Lloyds Banking Group said half-year profits fell as the bank, partly owned by the UK taxpayer, set aside further money to handle payment protection insurance mis-selling compensation. Underlying profits rose.
Partly-state owned Lloyds Banking Group has reported a slump in profits after it revealed that it set aside a further £600 million ($1.01 billion) to deal with Payment Protection Insurance mis-selling. The news comes on top of the $370 million fine by UK and US authorities earlier this week for the manipulation of LIBOR and other benchmark failings.
Lloyds Banking Group saw its profits before tax plummet by 59.5 per cent to £863 million for the six months to the end of June, compared to the same period a year ago. The firm said that underlying profit rose 32 per cent to £3.82 billion compared to the first half of 2013.
Lloyds said in a statement that this fall was a result a £1.1 billion charge for “legacy issues” including further provision for PPI of £600 million, and a £226 million charge relating to the settlement of LIBOR and BBA repo rate issues.
Although Lloyds did not go into detail, the group recorded a fall in its wealth management arm of 6.2 per cent to £3 billion, down from £3.2 billion at the end of December.
Shares in Lloyds were down 2.74 per cent by mid-morning to 74.32 pence. At the close yesterday, they were 76.41 pence.
Further provisions include £50 million for interest swaps mis-selling, bringing the amount provided up to £580 million, and £225 million for ongoing regulatory issues such as PPI.
This brings the total amount provided for PPI to £10.4 million, of which approximately £2.19 million relates to anticipated administrative expenses.
While the volume of PPI complaints continues to fall, they were higher than forecast and, as a result the group is forecasting a slower decline than previously expected, with the increased provision accounting for an extra 155,000 complaints at a cost of approximately £260 million.
The common equity tier 1 ratio increased to 11.1 per cent from 10.3 per cent at the end of 2013, while the Basel III leverage ratio improved to 4.5 per cent. The loan to deposit ratio improved to 109 per cent, down from 113 per cent at the end of 2013.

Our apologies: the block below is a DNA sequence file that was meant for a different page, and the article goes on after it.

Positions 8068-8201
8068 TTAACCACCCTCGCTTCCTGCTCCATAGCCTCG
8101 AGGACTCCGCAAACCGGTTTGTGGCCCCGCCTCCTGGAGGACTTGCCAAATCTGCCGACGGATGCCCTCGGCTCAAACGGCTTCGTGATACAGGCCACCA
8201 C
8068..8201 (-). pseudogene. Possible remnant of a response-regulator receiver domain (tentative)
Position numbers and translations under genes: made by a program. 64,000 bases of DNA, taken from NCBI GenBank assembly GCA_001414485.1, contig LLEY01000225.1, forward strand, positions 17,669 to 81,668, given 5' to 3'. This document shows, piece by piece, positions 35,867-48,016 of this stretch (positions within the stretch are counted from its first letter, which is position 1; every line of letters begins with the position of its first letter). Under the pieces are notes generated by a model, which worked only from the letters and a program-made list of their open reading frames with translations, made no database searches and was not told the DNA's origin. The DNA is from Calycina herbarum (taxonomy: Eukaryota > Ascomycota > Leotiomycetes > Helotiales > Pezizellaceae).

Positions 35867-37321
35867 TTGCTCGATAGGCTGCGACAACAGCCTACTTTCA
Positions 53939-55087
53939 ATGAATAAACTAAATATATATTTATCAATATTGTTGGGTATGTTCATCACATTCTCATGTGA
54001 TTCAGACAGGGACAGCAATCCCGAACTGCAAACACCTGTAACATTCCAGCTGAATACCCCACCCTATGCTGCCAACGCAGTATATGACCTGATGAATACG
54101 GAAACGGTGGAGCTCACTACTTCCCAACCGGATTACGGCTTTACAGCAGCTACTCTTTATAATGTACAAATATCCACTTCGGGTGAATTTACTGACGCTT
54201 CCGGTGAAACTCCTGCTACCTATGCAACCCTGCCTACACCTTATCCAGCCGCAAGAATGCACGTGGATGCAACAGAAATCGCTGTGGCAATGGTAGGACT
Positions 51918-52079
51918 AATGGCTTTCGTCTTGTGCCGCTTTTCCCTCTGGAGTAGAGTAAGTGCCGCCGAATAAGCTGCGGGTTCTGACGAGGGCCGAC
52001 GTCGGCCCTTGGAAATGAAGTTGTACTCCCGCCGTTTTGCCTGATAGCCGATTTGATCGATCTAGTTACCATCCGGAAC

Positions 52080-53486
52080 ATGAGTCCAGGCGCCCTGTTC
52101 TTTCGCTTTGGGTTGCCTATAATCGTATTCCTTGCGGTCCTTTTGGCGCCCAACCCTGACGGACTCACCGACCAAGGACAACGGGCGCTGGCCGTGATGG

“As the UK economy normalises, the benefits of the strategic decisions we made in 2011 are now being seen. In the first half of 2014 we increased income and grew lending in our key customer segments, while reducing our cost base and impairments substantially. The 32 per cent increase in our underlying profit, and the increase in our fully loaded common equity tier 1 ratio to 11.1 per cent from 10.3 per cent pro forma at the end of 2013 while addressing a number of legacy issues, demonstrates the strength of the business model we have created,” said group chief executive António Horta-Osório.
Earlier this week, Lloyds Banking Group was fined $370 million by UK and US authorities for the manipulation of LIBOR and other benchmark failings.
The fine includes $105 million by the Commodity Futures Trading Commission, approximately $178 million by the UK Financial Conduct Authority and $86 million from the US Justice Department.
The manipulation of submissions covered by the settlements took place between May 2006 and 2009. Lloyds said in a statement that the individuals involved have either left the group, been suspended or are subject to disciplinary proceedings.
The FCA’s fine is the joint third-highest ever imposed by the regulator or its predecessor, the Financial Services Authority, and the group is the seventh company to be fined by UK and US authorities in the LIBOR-rigging investigation.
Lloyds was bailed out by the British government in 2008 following the financial crisis to save it from collapse and has been partly-owned by the British taxpayer ever since.
The penalty for Lloyds comes two years after Barclays was fined $450 million by US and UK regulators for trying to manipulate LIBOR, which led to the resignations of Barclays' chief executive Bob Diamond and chairman Marcus Agius in the UK.
Following the LIBOR scandal in 2012, a number of other banks were also fined, including UBS and Royal Bank of Scotland, for fixing the rate in order to boost the profits of traders prior to the financial crisis.
At the end of last year, the European Union also levied a record fine of €1.7 billion ($2.3 billion) on six European and US banks, including Deutsche Bank, Societe Generale, Royal Bank of Scotland, and Citigroup.
LIBOR is based on the interest rates leading banks charge when loaning money to other banks overnight, which is supposed to represent the cost of a bank's lending activities.
As the primary benchmark for short-term interest rates globally, LIBOR is used as a reference rate for many interest rate contracts, mortgages, credit cards, student loans and other consumer-lending products.
The scandal arose both during and before the financial crisis when it was discovered that banks were manipulating rates so as to profit from trades or give the impression they were more credit-worthy than they actually were.